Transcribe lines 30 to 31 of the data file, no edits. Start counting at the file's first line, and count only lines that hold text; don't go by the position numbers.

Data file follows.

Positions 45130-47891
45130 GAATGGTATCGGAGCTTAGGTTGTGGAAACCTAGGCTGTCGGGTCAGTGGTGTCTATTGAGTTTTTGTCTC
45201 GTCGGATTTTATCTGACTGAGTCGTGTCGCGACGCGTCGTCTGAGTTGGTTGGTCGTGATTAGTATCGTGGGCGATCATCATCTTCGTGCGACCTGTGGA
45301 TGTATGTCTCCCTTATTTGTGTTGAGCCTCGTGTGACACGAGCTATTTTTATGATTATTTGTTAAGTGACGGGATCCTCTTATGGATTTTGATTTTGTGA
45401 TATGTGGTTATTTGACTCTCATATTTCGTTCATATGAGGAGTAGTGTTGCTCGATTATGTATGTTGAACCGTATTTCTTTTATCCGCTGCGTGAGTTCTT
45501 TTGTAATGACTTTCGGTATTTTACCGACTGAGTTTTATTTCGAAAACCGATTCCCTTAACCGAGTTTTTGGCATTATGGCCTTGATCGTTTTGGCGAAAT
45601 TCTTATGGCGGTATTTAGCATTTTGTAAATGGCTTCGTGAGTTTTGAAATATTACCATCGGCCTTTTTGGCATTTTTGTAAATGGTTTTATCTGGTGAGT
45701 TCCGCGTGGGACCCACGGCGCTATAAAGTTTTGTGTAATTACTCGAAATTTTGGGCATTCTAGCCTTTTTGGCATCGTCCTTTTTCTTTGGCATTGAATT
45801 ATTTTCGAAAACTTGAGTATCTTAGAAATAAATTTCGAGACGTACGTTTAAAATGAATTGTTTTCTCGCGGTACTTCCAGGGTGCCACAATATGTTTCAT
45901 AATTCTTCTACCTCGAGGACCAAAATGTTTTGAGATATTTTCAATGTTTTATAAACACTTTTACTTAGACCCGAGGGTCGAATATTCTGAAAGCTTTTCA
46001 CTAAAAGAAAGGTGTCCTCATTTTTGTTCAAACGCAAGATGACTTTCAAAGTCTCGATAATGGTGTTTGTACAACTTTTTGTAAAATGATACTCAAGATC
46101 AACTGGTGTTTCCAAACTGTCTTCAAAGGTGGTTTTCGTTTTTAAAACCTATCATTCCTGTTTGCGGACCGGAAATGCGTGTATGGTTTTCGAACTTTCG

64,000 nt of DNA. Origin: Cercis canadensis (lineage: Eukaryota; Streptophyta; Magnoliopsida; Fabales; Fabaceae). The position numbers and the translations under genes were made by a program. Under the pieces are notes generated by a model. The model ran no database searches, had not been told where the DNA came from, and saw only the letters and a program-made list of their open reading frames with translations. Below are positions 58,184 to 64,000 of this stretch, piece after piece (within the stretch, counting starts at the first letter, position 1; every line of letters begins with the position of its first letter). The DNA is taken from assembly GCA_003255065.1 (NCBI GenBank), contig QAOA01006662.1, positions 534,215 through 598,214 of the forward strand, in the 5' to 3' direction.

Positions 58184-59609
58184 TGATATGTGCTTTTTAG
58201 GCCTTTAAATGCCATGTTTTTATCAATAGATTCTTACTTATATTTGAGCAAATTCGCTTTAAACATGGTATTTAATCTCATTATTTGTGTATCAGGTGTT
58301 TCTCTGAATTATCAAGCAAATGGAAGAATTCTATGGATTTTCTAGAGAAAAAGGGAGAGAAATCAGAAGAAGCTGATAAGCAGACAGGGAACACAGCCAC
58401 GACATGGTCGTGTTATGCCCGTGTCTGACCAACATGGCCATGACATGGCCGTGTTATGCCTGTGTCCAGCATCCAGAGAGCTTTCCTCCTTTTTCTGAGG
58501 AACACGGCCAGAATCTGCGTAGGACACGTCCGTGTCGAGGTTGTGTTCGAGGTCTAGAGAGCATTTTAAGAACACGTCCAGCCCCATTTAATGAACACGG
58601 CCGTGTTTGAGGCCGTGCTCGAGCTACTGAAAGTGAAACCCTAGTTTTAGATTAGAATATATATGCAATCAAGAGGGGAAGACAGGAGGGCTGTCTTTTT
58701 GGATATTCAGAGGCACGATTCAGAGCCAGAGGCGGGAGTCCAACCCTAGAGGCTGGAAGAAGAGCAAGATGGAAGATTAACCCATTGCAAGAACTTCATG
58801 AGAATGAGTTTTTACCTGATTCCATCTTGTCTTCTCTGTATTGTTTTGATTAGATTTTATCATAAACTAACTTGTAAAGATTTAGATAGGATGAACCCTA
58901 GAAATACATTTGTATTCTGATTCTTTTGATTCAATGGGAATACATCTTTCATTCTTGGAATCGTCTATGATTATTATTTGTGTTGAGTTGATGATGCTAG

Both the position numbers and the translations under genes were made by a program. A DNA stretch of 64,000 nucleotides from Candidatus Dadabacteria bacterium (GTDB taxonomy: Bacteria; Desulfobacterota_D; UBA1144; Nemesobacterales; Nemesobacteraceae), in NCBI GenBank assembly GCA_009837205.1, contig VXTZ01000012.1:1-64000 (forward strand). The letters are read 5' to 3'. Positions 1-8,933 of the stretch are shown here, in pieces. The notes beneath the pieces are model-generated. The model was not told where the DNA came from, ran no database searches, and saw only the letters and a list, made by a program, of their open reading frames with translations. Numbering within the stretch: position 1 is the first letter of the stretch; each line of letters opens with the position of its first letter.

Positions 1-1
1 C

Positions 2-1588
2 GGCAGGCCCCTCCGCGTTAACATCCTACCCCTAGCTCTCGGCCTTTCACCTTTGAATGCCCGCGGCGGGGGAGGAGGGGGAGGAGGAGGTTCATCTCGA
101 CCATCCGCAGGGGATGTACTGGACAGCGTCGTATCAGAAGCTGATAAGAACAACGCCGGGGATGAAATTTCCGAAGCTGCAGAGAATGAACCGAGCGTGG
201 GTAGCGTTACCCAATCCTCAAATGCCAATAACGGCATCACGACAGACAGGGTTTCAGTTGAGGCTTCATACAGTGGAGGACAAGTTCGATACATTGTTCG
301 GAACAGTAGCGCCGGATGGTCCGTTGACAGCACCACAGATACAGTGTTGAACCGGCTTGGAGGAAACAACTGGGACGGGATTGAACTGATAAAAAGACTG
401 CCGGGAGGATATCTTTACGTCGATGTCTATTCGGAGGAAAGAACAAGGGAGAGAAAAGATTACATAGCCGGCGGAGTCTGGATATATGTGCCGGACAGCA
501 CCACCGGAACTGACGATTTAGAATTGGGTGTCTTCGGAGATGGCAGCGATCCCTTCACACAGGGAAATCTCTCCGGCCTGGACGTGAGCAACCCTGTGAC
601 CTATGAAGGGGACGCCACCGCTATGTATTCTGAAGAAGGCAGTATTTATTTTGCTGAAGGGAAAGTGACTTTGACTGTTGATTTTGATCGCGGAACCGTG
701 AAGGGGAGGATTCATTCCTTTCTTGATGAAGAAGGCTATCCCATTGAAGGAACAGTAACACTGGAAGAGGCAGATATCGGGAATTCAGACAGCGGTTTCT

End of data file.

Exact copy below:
201 GTAGCGTTACCCAATCCTCAAATGCCAATAACGGCATCACGACAGACAGGGTTTCAGTTGAGGCTTCATACAGTGGAGGACAAGTTCGATACATTGTTCG
301 GAACAGTAGCGCCGGATGGTCCGTTGACAGCACCACAGATACAGTGTTGAACCGGCTTGGAGGAAACAACTGGGACGGGATTGAACTGATAAAAAGACTG